‘There’s so much negativity around direct provision but I liked it’
New to the Parish: Nqobizitha Vella arrived from Zimbabwe in 2015
Nqobizitha Vella: “I tried going to college but they wanted me to pay non-European fees.”Photograph:Michael Mac Sweeney/Provision
In January 2018 Nqobizitha Vella arrived home from her asylum interview absolutely exhausted. She had travelled to Dublin to meet with immigration officials and lay in bed that night tossing and turning, desperately trying to calm her mind.
“I was stressed and couldn’t eat or sleep. Eventually I got up and decided to write a short story and posted it to Facebook. I went back to bed and when I woke the next morning my inbox was full of messages.”
Vella’s tale of marital breakdown had attracted the attention of dozens of readers both in Ireland and her native Zimbabwe after a woman shared her words to a couple of Facebook pages. When she read that people wanted more, Vella took out her tablet and continued the story, posting a new section each day. “It wasn’t at all about my experiences, it was a fictional story. When I finished I killed off the main character but people wouldn’t accept that. They told me no, you can’t, so I resurrected him.
I didn’t know what we were going to eat so I kept that sandwich thinking I’ll keep it for him, I’ll survive
“Ever since I’d got here I had nothing to do; I would exercise and read books but still I felt the vacuum. I tried going to college but they wanted me to pay non-European fees. Writing helped because I finally had something to look forward to. Every time I put my head on the pillow I was already thinking about what I was going to put in tomorrow’s chapter.”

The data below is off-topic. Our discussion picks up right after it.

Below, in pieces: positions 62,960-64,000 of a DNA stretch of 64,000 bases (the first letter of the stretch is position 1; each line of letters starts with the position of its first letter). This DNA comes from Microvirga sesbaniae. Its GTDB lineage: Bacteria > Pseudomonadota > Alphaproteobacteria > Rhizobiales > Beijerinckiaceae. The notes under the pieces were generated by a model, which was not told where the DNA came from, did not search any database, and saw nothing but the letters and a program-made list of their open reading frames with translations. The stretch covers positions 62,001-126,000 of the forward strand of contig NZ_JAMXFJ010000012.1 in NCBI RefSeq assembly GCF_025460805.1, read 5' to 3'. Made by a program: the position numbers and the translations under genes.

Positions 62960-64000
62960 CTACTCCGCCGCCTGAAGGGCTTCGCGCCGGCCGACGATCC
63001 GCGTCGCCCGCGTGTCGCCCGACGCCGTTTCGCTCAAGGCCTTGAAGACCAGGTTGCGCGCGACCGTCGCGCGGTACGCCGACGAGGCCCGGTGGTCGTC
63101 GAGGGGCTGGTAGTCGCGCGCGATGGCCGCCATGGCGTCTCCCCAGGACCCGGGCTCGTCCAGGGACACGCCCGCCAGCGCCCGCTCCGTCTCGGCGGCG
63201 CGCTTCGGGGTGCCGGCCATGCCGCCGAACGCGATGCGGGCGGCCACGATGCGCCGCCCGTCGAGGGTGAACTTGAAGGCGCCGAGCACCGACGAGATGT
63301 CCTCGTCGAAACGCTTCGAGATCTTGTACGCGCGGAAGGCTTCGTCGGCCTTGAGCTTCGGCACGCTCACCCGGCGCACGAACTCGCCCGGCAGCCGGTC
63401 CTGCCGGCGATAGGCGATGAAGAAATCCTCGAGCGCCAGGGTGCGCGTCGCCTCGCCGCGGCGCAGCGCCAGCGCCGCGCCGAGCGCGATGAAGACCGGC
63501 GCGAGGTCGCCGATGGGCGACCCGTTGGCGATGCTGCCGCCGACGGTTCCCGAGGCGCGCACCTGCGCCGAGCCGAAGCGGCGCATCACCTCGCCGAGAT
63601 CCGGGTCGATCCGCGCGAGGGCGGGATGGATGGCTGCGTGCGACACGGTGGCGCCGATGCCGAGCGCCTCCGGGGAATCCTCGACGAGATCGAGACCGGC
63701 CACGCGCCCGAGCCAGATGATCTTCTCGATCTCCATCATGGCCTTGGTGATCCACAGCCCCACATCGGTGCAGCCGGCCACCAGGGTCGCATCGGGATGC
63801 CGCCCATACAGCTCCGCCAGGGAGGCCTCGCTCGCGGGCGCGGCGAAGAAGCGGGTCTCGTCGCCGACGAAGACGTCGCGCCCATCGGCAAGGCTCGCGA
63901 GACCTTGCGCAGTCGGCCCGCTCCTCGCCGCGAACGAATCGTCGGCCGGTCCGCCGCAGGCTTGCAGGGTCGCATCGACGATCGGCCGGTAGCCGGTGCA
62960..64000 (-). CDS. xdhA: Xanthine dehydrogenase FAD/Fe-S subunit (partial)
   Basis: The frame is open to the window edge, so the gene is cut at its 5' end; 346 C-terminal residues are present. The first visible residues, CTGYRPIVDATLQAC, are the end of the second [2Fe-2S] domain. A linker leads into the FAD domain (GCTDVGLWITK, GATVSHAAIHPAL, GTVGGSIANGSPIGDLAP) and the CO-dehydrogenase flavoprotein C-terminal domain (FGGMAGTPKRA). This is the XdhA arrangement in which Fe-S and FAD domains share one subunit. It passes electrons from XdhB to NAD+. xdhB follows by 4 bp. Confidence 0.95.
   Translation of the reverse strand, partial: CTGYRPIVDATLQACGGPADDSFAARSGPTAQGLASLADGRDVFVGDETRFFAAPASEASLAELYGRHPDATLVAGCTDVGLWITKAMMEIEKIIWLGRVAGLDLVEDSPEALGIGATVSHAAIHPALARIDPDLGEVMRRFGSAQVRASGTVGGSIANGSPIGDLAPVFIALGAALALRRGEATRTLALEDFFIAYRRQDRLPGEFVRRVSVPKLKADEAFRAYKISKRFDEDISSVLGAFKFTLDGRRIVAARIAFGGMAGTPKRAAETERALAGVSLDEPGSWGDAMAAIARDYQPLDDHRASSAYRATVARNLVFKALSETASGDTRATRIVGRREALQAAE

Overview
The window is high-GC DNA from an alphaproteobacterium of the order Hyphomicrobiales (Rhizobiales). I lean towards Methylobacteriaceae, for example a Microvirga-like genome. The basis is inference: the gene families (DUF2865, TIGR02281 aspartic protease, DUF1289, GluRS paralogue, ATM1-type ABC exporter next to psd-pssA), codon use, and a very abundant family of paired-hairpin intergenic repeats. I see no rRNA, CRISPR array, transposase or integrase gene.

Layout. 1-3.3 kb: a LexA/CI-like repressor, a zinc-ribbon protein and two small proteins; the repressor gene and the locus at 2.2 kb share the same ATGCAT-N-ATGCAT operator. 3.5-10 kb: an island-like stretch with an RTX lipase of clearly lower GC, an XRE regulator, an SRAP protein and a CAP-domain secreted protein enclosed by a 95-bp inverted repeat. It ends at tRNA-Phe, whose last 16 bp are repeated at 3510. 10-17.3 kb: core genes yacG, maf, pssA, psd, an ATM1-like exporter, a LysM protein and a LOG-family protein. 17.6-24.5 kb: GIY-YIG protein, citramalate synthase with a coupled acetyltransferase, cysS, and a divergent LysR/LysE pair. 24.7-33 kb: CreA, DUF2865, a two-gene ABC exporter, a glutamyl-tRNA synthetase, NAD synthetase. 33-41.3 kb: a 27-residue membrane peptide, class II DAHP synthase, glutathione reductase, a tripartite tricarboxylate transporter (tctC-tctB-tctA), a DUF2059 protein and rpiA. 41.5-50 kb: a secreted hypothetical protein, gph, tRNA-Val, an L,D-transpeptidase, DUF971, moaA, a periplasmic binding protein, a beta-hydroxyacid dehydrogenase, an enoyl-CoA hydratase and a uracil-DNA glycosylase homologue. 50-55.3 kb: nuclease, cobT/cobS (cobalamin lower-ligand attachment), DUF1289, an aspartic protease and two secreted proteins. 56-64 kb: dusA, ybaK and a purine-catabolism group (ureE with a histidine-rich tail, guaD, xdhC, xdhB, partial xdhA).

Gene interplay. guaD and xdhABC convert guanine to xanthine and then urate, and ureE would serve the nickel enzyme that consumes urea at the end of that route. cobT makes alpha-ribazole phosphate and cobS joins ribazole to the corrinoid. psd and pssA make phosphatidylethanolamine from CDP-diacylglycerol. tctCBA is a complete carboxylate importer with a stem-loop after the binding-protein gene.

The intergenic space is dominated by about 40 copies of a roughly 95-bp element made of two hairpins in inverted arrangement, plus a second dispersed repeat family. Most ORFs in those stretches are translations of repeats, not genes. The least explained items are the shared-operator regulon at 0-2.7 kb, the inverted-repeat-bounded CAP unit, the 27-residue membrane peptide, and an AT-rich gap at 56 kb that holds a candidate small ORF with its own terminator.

Vella arrived from Zimbabwe in September 2015 seeking asylum in Ireland with her then six-year-old son. She remembers saving a sandwich from the plane for fear that she wouldn’t be able to buy food for her son in Dublin.
“I didn’t know what we were going to eat so I kept that sandwich thinking I’ll keep it for him, I’ll survive. When they took us to Hatch Hall there was lots of food and it felt like a weight had been taken off my shoulders. I’d been worrying about how to survive in a foreign country and when I saw the food and that we had a place to sleep I was relieved.”
After a week in the Dublin direct provision centre the mother and son were transferred to Ashbourne House in the village of Glounthaune on the outskirts of Cork city. Her son quickly settled but was confused by the steady stream of people leaving the centre once they were granted international protection. “One day he asked me ‘mum, those people just came and now they’re going already. What is it you’re doing wrong?’ I didn’t know how to answer that.”
Despite the long wait for a decision on their application, Vella also grew accustomed to life at the centre.